CUOMO OKS PROTECTIONS FROM HOSPITAL ER BILLS — POLITICO’s Shannon Young: Gov. Andrew Cuomo signed legislation on Thursday that will subject hospital emergency charges to an independent dispute resolution process and requires insurers to guarantee that enrollees don’t incur greater costs for out-of-network ER services.
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NOW WE KNOW — Many baby foods sold in the U.S. have been found to contain toxic metals, including lead, arsenic and cadmium.
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TODAY’S TIP — Dr. Alan Geller, a psychiatrist at Gracie Square Hospital, recommends that while parents need to recognize when a child is being bullied and find help, bullying is disruptive behavior that also needs treatment. Bullies are typically bullied and, without help, their behavior can escalate and lead to serious consequences. Research shows bullies are at increased risk of substance abuse, academic problems and violence.
STUDY THIS — Losing weight later in life may increase your risk of premature death, particularly from heart disease, a new study suggests.
CANCER RISK — A New York State Department of Health report released this week found that residents living along the border of Buffalo’s East Side and Cheektowaga develop five types of cancer at unusually high rates — a finding officials attributed to obesity and tobacco use in the area, The Buffalo News reports.
KEY FOE OUSTED — The City reports: “The de Blasio administration booted a city jail oversight board member leading the charge to limit the use of solitary confinement — just days before the historic proposal was set to be introduced.”
VACCINATED? — More than 250 Buffalo Public School students are barred from classrooms because their vaccinations are not up to date, district officials told The Buffalo News. The number is down from 5,000 when the school year began last month.
EXPANDING — Syracuse.com reports: “Molina Healthcare, one of the nation’s biggest Medicaid managed care companies that came to Syracuse three years ago, is expanding across upstate New York.”
HOMICIDE CHARGES — The New York Law Journal reports: “The New York Court of Appeals on Thursday heard arguments on whether doctors can face state homicide charges if the drugs they prescribe are used by a patient during a fatal overdose on the medication.”
ENDANGERED WOMEN’S HEALTH — Shannon reports: Attorney General Tish James announced that New York will receive more than $5 million as part of a multi-state settlement with Johnson & Johnson for its deceptive marketing of transvaginal surgical mesh devices. Johnson & Johnson and its subsidiary Ethicon, Inc. will pay a total of $116.8 million to 41 states and the District of Columbia under the settlement.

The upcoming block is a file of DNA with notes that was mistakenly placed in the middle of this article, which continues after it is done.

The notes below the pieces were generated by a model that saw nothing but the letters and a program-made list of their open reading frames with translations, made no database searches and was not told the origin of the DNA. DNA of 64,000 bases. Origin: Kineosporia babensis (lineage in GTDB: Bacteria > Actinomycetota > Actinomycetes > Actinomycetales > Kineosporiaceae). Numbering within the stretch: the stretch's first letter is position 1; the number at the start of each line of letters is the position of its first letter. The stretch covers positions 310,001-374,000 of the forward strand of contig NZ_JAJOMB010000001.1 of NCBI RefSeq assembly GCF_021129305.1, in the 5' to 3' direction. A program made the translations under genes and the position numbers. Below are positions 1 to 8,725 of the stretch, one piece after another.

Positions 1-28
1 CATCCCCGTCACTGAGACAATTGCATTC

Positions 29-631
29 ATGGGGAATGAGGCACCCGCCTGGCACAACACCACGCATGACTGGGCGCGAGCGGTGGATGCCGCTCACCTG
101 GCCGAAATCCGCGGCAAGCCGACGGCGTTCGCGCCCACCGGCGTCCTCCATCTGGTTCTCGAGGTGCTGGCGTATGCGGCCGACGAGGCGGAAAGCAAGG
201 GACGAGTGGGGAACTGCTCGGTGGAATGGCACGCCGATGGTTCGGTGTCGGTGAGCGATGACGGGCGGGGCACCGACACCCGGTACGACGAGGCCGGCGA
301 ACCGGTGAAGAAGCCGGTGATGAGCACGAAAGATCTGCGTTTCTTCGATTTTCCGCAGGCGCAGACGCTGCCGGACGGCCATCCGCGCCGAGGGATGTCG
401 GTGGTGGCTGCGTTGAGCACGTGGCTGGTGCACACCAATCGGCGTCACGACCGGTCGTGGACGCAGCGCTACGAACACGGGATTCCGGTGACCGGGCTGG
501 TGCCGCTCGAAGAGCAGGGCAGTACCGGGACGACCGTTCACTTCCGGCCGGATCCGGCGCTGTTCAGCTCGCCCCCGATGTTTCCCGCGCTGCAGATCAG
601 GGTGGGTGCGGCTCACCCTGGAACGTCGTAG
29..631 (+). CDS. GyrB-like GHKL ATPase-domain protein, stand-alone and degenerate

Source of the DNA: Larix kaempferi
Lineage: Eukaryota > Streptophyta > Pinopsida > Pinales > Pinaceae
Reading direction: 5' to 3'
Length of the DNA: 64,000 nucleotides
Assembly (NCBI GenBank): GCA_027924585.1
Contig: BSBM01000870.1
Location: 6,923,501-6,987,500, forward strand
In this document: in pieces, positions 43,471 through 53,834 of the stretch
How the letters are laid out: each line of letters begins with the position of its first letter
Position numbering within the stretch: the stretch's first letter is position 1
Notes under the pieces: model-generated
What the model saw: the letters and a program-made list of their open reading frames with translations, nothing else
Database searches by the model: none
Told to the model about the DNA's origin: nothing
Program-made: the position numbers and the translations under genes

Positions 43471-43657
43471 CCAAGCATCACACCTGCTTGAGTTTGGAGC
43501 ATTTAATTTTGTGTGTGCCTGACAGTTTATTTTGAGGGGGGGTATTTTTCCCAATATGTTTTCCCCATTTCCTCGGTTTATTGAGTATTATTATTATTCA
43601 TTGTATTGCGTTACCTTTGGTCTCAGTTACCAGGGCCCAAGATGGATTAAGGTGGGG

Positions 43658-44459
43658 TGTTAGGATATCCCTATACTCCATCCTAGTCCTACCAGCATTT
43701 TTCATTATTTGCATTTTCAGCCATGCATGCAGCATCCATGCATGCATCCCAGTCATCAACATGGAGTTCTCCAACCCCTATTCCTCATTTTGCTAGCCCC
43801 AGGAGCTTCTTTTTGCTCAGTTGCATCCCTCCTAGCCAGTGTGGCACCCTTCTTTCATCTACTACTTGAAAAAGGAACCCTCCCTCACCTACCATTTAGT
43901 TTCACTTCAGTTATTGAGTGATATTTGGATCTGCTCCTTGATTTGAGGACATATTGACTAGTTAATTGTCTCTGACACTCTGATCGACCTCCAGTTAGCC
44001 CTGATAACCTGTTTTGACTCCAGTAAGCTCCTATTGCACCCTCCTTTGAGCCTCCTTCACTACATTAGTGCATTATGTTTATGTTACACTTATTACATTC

ALL SETTLED? — Reuters reports: “Five drugmakers and distributors are offering $22 billion in cash as well as drugs and services they value at $28 billion to resolve lawsuits alleging the industry fueled the U.S. opioid crisis, two sources familiar with the matter said.”
SPEAKING FEES — The State reports: “Beyond the money they earn for treating patients in their care, top doctors in South Carolina have another lucrative income source. More than 30 S.C. doctors have received at least $500,000 from pharmaceutical companies and medical device makers in consulting and promotional speaking arrangements that are under scrutiny from medical ethics groups and researchers. According to federal data gathered by ProPublica, doctors across the Palmetto State have made $20.3 million from those companies since August 2013.”
SAVING TIME — Psychiatric medicine tests may be the way of the future, NPR reports.
FRUITY FALLOUT — CNBC reports: “Juul announced Thursday it is immediately suspending sales of it popular fruity e-cigarette flavors ahead of a Trump administration policy that is expected to remove all flavored e-cigarettes from the market.”
THE MILLENNIALS ARE NOT ALRIGHT — Bloomberg Tic Toc reports: “Medical debt is the number one dealbreaker for Americans trying to buy or rent a home, according to a new survey.”
RAISE THE AGE — Philadelphia proposed legislation to restrict the sale of e-cigarettes to minors, the Inquirer reports.
DON’T DO THAT — BuzzFeed News reports: “At least 25 Illinois Department of Corrections employees have taken part in online conversations that mocked, demeaned, or disclosed personal and medical information about transgender inmates — including calling transgender women ‘it’ and ‘he’ — in two private Facebook groups, an Injustice Watch review has found.”